Therefore, one may surmise that the office-to-field ratio is 5-to-1 for laser scanning, placing a greater demand on the office staff while drastically decreasing the need for field staff. Additionally, experience has repeatedly proven that there are definite performance gains when the individual performing the cloud registration and data extraction is the same individual in the field performing the laser scan. This essentially removes all topographic surveying from the responsibility of a dedicated field crew.  

Land surveying is a small industry. IT CAN, however, greatly benefit from other technology initiatives.

There is active development to decrease the size, weight, and cost for laser scanners for use in self-driving vehicles and for placement on small, autonomous, unmanned aerial vehicles.

There is active development to decrease the size, weight, and cost for inertial motion units using technology such as cold-atom interferometry or microelectromechnical systems (MEMS) to provide better positional accuracy for self-driving vehicles, autonomous unmanned aerial vehicles, and smart phones.

There is active dialog regarding policy change throughout the United States for the use and operation of small, unmanned aerial vehicles for applications ranging from parcel delivery to crop monitoring to emergency response to, yes, topographic mapping.

There is active development in the enhancement of the GNSS signals to extend positioning to indoor and underground environments for small, autonomous, unmanned aerial vehicles, smart phones, and emergency responders.

These are not dreams of a future that will be unrealized; these are active programs set to enhance our near future.
What impact would that have on your business?

Laser scanning is not the only reality capture available to the modern surveyor. Close-range terrestrial photogrammetry is emerging as another tool in the reality capture toolbox.  This can come in a variety of forms such as the Autodesk 123D Catch software or the Trimble V10 imaging rover that includes a camera array on the rod for spherical reality capture.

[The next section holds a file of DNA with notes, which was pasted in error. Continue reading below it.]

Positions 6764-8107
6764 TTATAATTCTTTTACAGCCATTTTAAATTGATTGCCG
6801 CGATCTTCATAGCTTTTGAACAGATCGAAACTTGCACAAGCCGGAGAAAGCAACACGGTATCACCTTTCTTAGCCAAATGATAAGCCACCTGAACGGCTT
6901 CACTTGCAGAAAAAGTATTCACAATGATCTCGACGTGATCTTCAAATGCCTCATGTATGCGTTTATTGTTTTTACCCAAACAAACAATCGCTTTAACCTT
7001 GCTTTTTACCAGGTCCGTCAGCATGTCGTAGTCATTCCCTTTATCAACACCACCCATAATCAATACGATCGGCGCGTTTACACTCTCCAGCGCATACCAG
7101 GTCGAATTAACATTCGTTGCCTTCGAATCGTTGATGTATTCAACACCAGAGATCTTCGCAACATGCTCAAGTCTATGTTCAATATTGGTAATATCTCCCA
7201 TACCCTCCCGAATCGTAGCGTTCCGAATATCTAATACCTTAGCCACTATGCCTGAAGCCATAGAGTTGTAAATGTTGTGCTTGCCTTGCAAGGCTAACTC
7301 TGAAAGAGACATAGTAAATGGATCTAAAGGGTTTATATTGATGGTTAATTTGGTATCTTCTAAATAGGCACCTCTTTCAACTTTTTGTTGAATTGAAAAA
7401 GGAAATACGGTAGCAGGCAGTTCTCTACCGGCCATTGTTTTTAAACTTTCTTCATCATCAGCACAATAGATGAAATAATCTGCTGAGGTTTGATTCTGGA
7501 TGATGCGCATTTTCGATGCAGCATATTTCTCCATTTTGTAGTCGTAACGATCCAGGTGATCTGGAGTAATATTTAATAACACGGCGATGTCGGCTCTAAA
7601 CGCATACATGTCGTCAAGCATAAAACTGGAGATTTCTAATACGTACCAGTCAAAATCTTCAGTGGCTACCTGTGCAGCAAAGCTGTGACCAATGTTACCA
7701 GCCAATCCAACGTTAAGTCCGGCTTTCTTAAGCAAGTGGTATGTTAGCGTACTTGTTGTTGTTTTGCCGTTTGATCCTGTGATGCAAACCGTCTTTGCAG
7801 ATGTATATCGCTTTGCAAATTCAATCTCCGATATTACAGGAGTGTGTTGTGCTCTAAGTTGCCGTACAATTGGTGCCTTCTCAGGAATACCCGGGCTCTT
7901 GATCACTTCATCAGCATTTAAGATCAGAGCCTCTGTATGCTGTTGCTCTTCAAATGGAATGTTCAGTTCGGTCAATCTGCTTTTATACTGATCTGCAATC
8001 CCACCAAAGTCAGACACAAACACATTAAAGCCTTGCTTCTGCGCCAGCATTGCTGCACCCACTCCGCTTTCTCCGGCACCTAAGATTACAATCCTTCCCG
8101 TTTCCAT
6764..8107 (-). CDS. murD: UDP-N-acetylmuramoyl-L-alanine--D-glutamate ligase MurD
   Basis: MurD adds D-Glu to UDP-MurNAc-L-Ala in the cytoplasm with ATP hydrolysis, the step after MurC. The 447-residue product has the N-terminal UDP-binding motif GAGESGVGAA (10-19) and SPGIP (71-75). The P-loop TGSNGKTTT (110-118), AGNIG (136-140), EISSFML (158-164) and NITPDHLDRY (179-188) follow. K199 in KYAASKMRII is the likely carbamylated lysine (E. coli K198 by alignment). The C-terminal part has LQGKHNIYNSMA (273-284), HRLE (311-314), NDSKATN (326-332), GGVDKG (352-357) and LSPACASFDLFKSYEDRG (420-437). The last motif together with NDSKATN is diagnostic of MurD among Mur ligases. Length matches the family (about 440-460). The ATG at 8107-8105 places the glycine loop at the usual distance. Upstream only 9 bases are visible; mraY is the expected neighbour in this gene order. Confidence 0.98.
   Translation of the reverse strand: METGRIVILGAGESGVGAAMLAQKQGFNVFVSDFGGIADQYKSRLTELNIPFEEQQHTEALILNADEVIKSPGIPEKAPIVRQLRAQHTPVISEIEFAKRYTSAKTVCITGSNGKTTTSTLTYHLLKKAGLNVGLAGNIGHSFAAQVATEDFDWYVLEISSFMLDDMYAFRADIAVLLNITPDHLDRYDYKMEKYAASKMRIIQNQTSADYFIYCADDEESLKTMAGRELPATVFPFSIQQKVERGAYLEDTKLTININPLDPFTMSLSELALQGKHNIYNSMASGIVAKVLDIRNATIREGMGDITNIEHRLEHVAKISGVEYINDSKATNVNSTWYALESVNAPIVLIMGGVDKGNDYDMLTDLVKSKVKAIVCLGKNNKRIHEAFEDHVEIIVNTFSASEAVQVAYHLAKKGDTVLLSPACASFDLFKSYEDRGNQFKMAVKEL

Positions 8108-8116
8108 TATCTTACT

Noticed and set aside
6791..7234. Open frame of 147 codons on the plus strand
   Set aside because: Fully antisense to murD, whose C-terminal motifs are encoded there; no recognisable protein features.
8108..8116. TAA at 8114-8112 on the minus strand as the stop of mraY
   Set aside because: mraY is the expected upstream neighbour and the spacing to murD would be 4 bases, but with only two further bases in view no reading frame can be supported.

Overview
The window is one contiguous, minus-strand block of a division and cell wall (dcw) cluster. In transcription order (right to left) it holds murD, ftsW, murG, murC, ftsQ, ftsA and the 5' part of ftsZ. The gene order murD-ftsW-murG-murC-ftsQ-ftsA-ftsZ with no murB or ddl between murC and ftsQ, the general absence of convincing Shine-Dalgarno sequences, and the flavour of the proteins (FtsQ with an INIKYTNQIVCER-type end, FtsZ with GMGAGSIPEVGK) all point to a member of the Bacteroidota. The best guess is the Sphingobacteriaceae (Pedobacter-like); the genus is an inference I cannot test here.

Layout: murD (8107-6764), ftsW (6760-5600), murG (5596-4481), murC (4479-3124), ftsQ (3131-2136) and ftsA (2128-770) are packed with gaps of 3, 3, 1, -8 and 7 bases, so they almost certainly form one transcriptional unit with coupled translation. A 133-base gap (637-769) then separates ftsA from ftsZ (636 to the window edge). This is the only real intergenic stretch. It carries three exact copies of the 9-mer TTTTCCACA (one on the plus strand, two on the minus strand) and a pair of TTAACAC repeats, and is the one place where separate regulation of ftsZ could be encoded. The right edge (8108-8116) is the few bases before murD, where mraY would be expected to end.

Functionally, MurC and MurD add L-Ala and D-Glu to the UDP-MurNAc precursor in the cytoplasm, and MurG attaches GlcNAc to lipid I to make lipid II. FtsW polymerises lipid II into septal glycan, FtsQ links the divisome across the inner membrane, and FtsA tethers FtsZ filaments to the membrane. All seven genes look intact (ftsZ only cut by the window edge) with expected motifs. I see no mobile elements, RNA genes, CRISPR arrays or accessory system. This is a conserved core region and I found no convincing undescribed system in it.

So far, this example has included only terrestrial laser scanning where the instrument is moved from scan to scan.  Placing a reality capture device on a mobile platform, whether it is airborne, water-borne, or a ground-based, yields even higher field results with a 10-to-1 or 20-to-1 office-to-field ratio.

What does the future of field data collection hardware look like for 2015 and beyond?  Smaller.  Faster.  Cheaper.  Programmers are working tirelessly on automated, targetless cloud registration, improved close-range photogrammetric precision, and automated feature extraction from reality capture images and point clouds.

The culmination of these technologies will be a world awash in high-precision, high-accuracy positioning.  When that happens, dedicated field crews will be obsolete. When that happens, only the field technicians who can adapt to the office environment will remain. Likewise, office staff will need to adapt to the field environment. The line between the two will no longer exist. We are close, so very close, to the end of the dedicated field crew.